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The Mitchell Investigation

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Re: The Mitchell Investigation

Postby AcidRock23 » Fri Dec 14, 2007 10:19 am

Steroids are a regular treatment prescribed for strains and sprains. While they might be perhaps considered a 'treatment with benefits', as it were, they still have medical use for treating the sort minor injuries that a lot of players would likely run into. I am not sure that it excuses the sort of grey market that these guys were seemingly exploiting but if I were to blow out my elbow playing tennis, I might go to the doctor and, if it were not better in 6-8 weeks, he would likely prescribe a steroid injection to speed the healing of the injury. I think that any 'investigation' of these guys would also benefit from exploring who tweaked what when and what they were doing in terms of their health. A lot of what's coming out sounds extremely seedy, since they are shooting up in apartments or the bathroom stall w/ Jose Canseco, but may be rooted in the wear and tear of competing in a 162 game season. :-?
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Re: The Mitchell Investigation

Postby Havok1517 » Fri Dec 14, 2007 11:00 am

As I brought up in an eralier post, Clemens and his lawyer are calling it slander while thinking about legal action.

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Re: The Mitchell Investigation

Postby The Loveable Losers » Fri Dec 14, 2007 11:11 am

mweir145 wrote:
cordscords wrote:IF I understand the report correctly:

He will be found not guilty on the perjury charges. According to several sources, Bonds insists that he was not knowingly taking steroids when Greg Anderson provided them. Bonds answered all questions directed towards him truthfully during that time period.

However he continued to take steroids after he found out, telling people that they were healing his arthritis. The grand jury failed to ask Bonds questions outside of the information that Greg Anderson had provided. This of course meaning that Bonds was telling the truth at the time.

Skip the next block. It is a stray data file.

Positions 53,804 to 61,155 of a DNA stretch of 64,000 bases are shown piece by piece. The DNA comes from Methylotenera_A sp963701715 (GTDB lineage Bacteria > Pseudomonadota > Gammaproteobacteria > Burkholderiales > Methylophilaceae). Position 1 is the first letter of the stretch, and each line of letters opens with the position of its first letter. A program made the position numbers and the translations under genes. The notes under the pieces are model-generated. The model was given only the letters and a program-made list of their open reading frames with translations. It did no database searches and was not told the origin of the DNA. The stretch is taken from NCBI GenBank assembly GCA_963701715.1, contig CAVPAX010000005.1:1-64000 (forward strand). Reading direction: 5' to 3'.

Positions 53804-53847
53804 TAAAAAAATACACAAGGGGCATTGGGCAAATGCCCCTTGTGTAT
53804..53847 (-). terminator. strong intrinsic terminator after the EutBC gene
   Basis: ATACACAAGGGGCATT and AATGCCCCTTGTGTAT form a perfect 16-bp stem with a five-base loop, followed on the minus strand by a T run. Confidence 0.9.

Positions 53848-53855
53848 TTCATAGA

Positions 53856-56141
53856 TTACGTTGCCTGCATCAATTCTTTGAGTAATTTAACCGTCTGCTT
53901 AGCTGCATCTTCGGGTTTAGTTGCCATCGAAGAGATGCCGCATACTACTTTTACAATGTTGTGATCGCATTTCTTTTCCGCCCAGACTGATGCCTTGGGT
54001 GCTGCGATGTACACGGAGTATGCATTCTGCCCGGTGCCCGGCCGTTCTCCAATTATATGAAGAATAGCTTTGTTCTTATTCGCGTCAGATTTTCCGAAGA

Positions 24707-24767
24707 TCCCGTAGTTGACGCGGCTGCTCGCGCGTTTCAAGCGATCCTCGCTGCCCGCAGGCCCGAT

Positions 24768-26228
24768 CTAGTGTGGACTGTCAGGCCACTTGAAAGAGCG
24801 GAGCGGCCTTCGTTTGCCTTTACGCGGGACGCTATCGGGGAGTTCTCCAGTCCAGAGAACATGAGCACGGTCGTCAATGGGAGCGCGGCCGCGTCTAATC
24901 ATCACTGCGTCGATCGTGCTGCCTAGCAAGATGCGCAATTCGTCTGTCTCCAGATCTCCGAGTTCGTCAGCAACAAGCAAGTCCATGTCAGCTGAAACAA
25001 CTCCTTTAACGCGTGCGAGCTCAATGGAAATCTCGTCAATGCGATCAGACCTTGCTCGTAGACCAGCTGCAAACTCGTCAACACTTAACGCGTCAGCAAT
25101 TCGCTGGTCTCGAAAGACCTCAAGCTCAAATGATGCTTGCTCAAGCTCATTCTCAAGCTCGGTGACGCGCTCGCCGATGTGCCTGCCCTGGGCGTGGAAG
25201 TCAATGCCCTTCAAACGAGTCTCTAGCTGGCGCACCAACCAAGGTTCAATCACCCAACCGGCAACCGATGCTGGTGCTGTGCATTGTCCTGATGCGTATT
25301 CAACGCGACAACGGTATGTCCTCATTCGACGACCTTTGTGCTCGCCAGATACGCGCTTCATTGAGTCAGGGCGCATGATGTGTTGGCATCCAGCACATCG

Yes...it appears that Bonds actually did cover himself very well during his grand jury testimony. I still think perjury is going to be a very hard thing to prove for the prosecution there.


I can't find the legal term for it but I remember the argument being made that they don't have to prove that Greg Anderson told him he was taking steroids to prove perjury. As long as it's impossible that he didn't know what he was taking that's all they need to prove. Basically the argument is that if he got something with a nod and a wink that was described by the Anderson as 'flax seed oil' (with Anderson even making air quotes while saying it ;) ) and that he knew what he was being given even though Anderson didn't tell him explicitly then he did commit perjury. You know me though mweir...I'm not interested in seeing Bonds convicted here. I'm just pointing out a legal argument that I'd heard. They used a very specific legal term for this too...I'd love to hear it from one of the lawyers out there.
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Re: The Mitchell Investigation

Postby moochman » Fri Dec 14, 2007 11:40 am

How does Bud Selig keep his job? The intergrity of the sport is eroding and a supposedly important investigation is released about the cancer that he and his cronies were implicit in growing and he doesn't take the time to read the darn thing? Way to earn your money Bud.

I like the baseball driven expose that mentions several times that we either shouldn't waste time digging into the past (Mark McGuirre strategy?) and that the steroid era is over. How nice and tidy. We can all go home now, nothing to see here.
I especially love how Mitchell mentions that the owners, GMs, and Commish were all a party to PED abuse but still insists that is should be left to a person who he implies helped this happen, who also hired him, to mete out any punishments that result from this investigation. He never once said that the commish himself should have to pay a price for the mess he help create. Or that mlb need to restructure the commish office.

And what a monsterous waste this investigation turned out to be. Give us a list of name mostly to have been indicated before as being involved or names from a former clubhouse guys. Did we get $40 million dollars worth from MItchell? I thought that the time and money put into it would promise to deliver. Many posters in the Cafe could have found out most of this info without ever leaving their pc.
I expected little from this baseball led self-investigation and wasn't disappointed. It's a shame that mlb will try and leverage this waste into closure to the steriod era.
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Re: The Mitchell Investigation

Postby Matthias » Fri Dec 14, 2007 11:44 am

The Loveable Losers wrote:
mweir145 wrote:
cordscords wrote:IF I understand the report correctly:

He will be found not guilty on the perjury charges. According to several sources, Bonds insists that he was not knowingly taking steroids when Greg Anderson provided them. Bonds answered all questions directed towards him truthfully during that time period.

However he continued to take steroids after he found out, telling people that they were healing his arthritis. The grand jury failed to ask Bonds questions outside of the information that Greg Anderson had provided. This of course meaning that Bonds was telling the truth at the time.

Yes...it appears that Bonds actually did cover himself very well during his grand jury testimony. I still think perjury is going to be a very hard thing to prove for the prosecution there.